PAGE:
Mr. & Mrs. Richard Vlaha of Chicago, IL, were the first of the 203 users in the Turbine car evaluation program, which began in October 1963. Chrysler Corp. President Lynn Townsend is on the right. The Vlahas are still alive and there is a Turbine-themed website being constructed at  
  A scanned copy of a certificate of registration for one of the Turbine cars during the UEP. Note the declared price of the car for registration fee/tax purposes. The Turbines had to comply with all 48 contiguous states’ motor vehicle registration, titling and passenger car safety inspection laws.  
  The highlighted chassis components include the battery, air intake, power plant, front suspension system, exhaust ducts and rear suspension system. During the user evaluation program, when something bad happened to the regenerators, it was necessary to replace the entire power plant assembly.  
  View of the Chrysler Turbine car with VP of Design Elwood P. Engel. Engel is generally credited with the overall design of the 1963 Chrysler Turbine car, which has held up well over the succeeding decades. Ghia’s handcraftsmanship of the bodies resulted in non-interchangeable body panels between the fifty cars. When a mishap occurred, it required much effort to repair, and save, the damaged panel.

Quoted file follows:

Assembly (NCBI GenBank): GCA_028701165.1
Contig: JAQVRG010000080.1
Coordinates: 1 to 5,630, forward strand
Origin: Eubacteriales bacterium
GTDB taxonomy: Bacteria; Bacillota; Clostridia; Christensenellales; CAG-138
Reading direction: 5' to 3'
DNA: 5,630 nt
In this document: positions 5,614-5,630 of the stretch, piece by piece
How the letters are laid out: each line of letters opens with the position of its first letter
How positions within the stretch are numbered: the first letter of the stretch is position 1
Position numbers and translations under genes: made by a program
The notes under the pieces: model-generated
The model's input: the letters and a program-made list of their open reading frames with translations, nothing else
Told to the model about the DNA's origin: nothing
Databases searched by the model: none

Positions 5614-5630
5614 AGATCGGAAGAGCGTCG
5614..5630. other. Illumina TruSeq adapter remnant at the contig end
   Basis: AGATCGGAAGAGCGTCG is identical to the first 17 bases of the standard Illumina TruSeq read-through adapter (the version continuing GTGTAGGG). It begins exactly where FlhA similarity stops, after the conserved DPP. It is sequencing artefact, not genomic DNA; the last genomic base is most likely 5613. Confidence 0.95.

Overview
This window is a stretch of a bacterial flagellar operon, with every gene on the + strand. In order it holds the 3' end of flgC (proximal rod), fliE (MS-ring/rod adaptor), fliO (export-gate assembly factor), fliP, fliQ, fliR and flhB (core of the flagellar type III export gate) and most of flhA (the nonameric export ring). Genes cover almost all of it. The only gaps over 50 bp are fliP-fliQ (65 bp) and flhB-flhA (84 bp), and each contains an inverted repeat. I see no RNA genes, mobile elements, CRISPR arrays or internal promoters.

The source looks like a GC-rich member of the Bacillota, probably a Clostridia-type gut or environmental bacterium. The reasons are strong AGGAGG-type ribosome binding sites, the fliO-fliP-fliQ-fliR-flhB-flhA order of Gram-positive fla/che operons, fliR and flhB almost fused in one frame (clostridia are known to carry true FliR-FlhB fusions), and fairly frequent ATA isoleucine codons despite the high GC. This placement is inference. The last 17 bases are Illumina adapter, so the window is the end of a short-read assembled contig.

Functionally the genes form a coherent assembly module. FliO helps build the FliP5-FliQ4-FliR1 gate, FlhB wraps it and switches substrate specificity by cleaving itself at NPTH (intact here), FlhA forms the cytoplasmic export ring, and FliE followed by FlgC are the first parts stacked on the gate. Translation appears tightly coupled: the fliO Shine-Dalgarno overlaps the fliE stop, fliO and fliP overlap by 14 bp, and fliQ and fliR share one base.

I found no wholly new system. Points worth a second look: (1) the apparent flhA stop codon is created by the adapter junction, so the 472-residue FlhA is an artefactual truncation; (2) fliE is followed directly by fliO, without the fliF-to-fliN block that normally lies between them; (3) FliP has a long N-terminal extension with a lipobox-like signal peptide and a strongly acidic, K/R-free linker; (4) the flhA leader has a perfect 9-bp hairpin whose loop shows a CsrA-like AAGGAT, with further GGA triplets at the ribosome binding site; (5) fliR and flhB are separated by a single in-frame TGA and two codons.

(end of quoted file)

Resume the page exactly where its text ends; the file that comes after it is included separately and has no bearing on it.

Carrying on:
Front driver’s side view of Turbine car #9912-31 after a traffic accident. The Turbine cars that participated in the user evaluation program were subjected to all sorts of mishaps and calamities. Most were minor, but a few incidents tested the Turbine team’s considerable talents.  
  Rear ¾ view of one of the Turbine cars during the summer of 1964 at the New York World’s Fair. By 1965, Chrysler would have a total of 3 Turbine cars at its New York World’s Fair exhibit: Two for giving rides to the public and one for static display. The display car became a victim of souvenir hunters by the time the NYWF ended in October 1965. Does anybody still have a Turbine hood ornament or wheel cover stashed in the attic or closet from one of the 50 cars?  
  Text by Karl Pippart III based on original source materials from the Archives of Classic Auto Research Service. History of Chrysler Corporation Gas Turbine Vehicles March 1954-June 1966 by Chrysler Corporation Engineering Office Technical Information; revised edition, August 1966. PLYMOUTH 1946-1959 by Jim Benjaminson; Motorbooks International; 1994. All photographic images credited to Classic Auto Research Service except for the white Turbine car (Credit: UPI Photo).    

Page last updated - 10-24-2013